Those holding Cramo Oyj (HEL:CRA1V) shares must be pleased that the share price has rebounded 30% in the last thirty days. But unfortunately, the stock is still down by 5.7% over a quarter. But shareholders may not all be feeling jubilant, since the share price is still down 48% in the last year.
All else being equal, a sharp share price increase should make a stock less attractive to potential investors. In the long term, share prices tend to follow earnings per share, but in the short term prices bounce around in response to short term factors (which are not always obvious). The implication here is that deep value investors might steer clear when expectations of a company are too high. One way to gauge market expectations of a stock is to look at its Price to Earnings Ratio (PE Ratio). A high P/E implies that investors have high expectations of what a company can achieve compared to a company with a low P/E ratio.
Does Cramo Oyj Have A Relatively High Or Low P/E For Its Industry?
We can tell from its P/E ratio of 5.75 that sentiment around Cramo Oyj isn’t particularly high. We can see in the image below that the average P/E (13.7) for companies in the trade distributors industry is higher than Cramo Oyj’s P/E.
Its relatively low P/E ratio indicates that Cramo Oyj shareholders think it will struggle to do as well as other companies in its industry classification. While current expectations are low, the stock could be undervalued if the situation is better than the market assumes. You should delve deeper. I like to check if company insiders have been buying or selling.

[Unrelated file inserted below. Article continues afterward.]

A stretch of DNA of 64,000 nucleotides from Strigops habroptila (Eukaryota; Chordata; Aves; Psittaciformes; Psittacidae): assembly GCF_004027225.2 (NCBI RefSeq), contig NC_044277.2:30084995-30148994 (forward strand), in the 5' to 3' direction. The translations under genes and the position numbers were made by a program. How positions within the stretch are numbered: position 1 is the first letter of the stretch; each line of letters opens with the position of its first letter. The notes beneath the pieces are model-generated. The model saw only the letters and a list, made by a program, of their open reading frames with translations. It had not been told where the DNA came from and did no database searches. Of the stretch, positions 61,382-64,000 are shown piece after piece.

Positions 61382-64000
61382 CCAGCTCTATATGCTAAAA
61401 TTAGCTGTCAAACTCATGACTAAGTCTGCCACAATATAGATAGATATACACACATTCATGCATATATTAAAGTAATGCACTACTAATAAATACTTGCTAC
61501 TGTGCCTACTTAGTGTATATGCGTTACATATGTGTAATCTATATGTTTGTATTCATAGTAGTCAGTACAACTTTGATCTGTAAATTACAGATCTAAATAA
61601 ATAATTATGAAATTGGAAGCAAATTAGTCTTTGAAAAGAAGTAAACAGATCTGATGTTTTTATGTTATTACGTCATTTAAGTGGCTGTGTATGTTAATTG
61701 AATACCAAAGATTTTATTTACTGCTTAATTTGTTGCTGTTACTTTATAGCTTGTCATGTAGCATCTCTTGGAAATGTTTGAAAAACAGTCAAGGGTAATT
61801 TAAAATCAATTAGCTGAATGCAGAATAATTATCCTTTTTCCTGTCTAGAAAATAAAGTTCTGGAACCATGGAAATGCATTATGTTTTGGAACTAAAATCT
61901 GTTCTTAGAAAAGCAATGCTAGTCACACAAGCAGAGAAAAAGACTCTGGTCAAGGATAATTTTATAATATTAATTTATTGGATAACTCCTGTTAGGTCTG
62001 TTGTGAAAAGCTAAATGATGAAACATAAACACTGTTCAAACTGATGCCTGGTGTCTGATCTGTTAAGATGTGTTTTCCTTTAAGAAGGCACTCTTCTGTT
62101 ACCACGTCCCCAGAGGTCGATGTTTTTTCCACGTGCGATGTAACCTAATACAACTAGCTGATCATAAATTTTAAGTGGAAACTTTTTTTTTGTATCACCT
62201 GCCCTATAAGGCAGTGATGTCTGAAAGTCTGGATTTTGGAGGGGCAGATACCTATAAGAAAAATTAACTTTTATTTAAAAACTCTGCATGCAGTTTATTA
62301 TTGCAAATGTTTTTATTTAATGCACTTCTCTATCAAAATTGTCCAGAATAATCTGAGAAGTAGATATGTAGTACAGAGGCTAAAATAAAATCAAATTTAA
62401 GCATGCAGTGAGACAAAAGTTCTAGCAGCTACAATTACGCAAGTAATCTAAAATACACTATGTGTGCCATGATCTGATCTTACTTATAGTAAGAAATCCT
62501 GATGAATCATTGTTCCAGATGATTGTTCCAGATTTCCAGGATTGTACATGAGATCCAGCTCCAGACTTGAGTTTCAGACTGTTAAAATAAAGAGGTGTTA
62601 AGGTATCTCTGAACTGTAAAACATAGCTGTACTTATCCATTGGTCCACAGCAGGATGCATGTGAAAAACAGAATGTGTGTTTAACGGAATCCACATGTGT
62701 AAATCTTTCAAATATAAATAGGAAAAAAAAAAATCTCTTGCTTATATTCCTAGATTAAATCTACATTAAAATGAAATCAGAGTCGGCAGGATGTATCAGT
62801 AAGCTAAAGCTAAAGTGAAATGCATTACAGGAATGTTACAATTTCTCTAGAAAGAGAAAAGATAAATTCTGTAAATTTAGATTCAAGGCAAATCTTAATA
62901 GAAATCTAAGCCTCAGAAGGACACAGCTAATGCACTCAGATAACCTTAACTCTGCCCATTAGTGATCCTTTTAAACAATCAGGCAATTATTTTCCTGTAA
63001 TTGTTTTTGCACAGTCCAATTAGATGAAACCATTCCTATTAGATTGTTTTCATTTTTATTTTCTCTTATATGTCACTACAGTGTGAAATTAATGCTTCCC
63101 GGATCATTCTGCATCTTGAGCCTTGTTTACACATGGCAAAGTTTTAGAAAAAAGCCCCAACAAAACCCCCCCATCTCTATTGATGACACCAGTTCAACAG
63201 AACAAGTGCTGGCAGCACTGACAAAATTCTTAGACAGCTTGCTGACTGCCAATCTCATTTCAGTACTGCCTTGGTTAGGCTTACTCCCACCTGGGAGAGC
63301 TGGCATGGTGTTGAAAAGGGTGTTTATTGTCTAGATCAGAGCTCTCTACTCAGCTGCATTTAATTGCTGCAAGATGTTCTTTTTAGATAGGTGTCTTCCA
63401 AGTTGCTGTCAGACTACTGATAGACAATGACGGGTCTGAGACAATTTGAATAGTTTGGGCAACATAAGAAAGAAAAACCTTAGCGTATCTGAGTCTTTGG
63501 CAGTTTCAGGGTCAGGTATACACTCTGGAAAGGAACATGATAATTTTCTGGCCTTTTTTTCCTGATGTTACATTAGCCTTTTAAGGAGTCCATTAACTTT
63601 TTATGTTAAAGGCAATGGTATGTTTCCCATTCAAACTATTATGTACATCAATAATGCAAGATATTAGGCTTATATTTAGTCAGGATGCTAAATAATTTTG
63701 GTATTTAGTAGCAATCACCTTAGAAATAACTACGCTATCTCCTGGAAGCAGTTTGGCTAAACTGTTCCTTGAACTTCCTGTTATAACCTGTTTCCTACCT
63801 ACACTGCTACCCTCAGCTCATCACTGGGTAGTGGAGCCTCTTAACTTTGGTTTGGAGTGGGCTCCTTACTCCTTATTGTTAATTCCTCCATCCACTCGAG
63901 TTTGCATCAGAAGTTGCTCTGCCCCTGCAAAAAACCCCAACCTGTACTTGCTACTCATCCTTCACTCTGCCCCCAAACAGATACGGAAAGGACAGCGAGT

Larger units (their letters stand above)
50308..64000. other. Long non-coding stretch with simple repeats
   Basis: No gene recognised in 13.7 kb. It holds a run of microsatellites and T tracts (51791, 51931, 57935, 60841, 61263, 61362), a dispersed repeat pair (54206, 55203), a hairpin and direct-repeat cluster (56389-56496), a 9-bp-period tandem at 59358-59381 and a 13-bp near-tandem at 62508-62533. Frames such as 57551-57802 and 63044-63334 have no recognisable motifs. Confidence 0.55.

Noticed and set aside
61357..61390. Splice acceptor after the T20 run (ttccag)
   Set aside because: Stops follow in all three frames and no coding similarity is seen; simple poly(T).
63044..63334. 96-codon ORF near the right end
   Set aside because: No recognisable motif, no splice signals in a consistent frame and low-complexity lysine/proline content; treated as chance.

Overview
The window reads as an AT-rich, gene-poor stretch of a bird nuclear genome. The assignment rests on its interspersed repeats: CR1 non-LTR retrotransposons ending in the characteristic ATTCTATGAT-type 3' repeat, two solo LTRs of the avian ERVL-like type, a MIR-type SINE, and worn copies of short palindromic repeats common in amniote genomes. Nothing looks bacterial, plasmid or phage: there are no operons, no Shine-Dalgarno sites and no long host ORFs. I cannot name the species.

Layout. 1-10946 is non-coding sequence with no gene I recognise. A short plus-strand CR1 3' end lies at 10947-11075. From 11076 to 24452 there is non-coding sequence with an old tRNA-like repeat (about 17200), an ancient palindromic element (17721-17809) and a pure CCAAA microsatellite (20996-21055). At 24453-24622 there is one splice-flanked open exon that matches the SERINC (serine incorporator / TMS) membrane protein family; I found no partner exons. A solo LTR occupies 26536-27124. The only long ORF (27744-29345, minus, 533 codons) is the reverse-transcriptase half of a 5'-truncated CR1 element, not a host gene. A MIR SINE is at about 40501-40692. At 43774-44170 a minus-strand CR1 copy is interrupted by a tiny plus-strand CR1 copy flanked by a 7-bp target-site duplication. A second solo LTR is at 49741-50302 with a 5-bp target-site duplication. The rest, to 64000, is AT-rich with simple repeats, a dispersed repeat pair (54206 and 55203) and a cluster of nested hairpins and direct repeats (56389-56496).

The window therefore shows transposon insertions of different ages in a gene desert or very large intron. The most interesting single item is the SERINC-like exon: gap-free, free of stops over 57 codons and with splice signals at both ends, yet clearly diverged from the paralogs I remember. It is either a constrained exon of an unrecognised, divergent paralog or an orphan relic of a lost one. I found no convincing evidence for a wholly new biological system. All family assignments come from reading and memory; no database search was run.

How Growth Rates Impact P/E Ratios
P/E ratios primarily reflect market expectations around earnings growth rates. When earnings grow, the ‘E’ increases, over time. That means unless the share price increases, the P/E will reduce in a few years. Then, a lower P/E should attract more buyers, pushing the share price up.
Cramo Oyj maintained roughly steady earnings over the last twelve months. But it has grown its earnings per share by 13% per year over the last five years.
Remember: P/E Ratios Don’t Consider The Balance Sheet
The ‘Price’ in P/E reflects the market capitalization of the company. In other words, it does not consider any debt or cash that the company may have on the balance sheet. Hypothetically, a company could reduce its future P/E ratio by spending its cash (or taking on debt) to achieve higher earnings.
Such spending might be good or bad, overall, but the key point here is that you need to look at debt to understand the P/E ratio in context.
Is Debt Impacting Cramo Oyj’s P/E?
Net debt totals 83% of Cramo Oyj’s market cap. This is enough debt that you’d have to make some adjustments before using the P/E ratio to compare it to a company with net cash.
The Verdict On Cramo Oyj’s P/E Ratio
Cramo Oyj has a P/E of 5.7. That’s below the average in the FI market, which is 20.2. While the recent EPS growth is a positive, the significant amount of debt on the balance sheet may be contributing to pessimistic market expectations. What is very clear is that the market has become less pessimistic about Cramo Oyj over the last month, with the P/E ratio rising from 4.4 back then to 5.7 today. If you like to buy stocks that could be turnaround opportunities, then this one might be a candidate; but if you’re more sensitive to price, then you may feel the opportunity has passed.
When the market is wrong about a stock, it gives savvy investors an opportunity. If the reality for a company is not as bad as the P/E ratio indicates, then the share price should increase as the market realizes this. So this free report on the analyst consensus forecasts could help you make a master move on this stock.
But note: Cramo Oyj may not be the best stock to buy. So take a peek at this free list of interesting companies with strong recent earnings growth (and a P/E ratio below 20).
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If you spot an error that warrants correction, please contact the editor at firstname.lastname@example.org. This article by Simply Wall St is general in nature. It does not constitute a recommendation to buy or sell any stock, and does not take account of your objectives, or your financial situation. Simply Wall St has no position in the stocks mentioned. Thank you for reading.